try blocks (C++ only)

You use a try block to indicate which areas in your program that might throw exceptions you want to handle immediately. You use a function try block to indicate that you want to detect exceptions in the entire body of a function.

Read syntax diagramSkip visual syntax diagramtry block syntax
 
                          .---------.
                          V         |
>>-try--{--statements--}----handler-+--------------------------><
 

Read syntax diagramSkip visual syntax diagramFunction try block syntax
 
                                                       .---------.
                                                       V         |
>>-try--+----------------------------+--function_body----handler-+-><
        '-:--member_initializer_list-'
 

The following is an example of a function try block with a member initializer, a function try block and a try block:

#include <iostream>
using namespace std;

class E {
   public:
      const char* error;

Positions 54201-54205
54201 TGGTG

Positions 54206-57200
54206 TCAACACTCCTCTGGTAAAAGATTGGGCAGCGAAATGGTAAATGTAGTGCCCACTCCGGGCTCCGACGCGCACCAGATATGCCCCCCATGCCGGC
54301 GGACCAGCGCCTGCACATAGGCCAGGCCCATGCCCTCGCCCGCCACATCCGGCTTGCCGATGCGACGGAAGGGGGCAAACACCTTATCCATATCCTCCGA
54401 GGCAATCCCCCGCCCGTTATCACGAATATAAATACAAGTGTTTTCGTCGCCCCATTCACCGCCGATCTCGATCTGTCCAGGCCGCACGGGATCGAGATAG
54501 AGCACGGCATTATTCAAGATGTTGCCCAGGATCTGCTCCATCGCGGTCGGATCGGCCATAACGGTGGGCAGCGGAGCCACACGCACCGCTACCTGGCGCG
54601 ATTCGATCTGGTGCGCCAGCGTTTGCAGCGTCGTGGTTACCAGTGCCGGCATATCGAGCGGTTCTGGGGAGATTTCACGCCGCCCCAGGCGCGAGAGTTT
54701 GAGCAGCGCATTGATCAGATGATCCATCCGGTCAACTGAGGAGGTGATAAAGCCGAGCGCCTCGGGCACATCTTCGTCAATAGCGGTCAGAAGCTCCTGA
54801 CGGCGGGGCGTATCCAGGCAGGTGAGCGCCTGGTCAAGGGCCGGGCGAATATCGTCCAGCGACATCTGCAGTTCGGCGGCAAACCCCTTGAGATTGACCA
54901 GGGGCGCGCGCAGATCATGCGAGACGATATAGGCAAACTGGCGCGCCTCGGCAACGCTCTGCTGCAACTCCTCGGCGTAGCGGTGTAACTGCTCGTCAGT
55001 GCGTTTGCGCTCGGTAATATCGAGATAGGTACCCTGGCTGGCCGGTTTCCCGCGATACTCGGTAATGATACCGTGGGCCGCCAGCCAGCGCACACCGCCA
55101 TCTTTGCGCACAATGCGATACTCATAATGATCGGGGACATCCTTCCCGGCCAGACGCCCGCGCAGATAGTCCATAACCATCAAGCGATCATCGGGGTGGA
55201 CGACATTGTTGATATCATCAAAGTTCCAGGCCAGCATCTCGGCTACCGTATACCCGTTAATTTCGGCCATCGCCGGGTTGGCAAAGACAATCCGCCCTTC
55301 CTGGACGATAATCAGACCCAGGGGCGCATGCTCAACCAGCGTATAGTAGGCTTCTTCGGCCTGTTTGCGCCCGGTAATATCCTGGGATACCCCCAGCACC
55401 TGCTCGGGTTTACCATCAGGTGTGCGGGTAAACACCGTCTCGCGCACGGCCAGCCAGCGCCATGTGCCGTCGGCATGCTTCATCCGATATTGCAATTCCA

E(const char* arg) : error(arg) { }
};

class A {
   public:
      int i;

      // A function try block with a member
      // initializer
      A() try : i(0) {
         throw E("Exception thrown in A()");
      }
      catch (E& e) {
         cout << e.error << endl;
      }
};

// A function try block
void f() try {
   throw E("Exception thrown in f()");
}
catch (E& e) {
   cout << e.error << endl;
}

void g() {
   throw E("Exception thrown in g()");
}

int main() {
   f();

   // A try block
   try {
      g();
   }
   catch (E& e) {
      cout << e.error << endl;
   }
   try {
      A x;
   }
   catch(...) { }
}

The following is the output of the above example:

Exception thrown in f()
Exception thrown in g()
Exception thrown in A()

The constructor of class A has a function try block with a member initializer. Function f() has a function try block. The main() function contains a try block.

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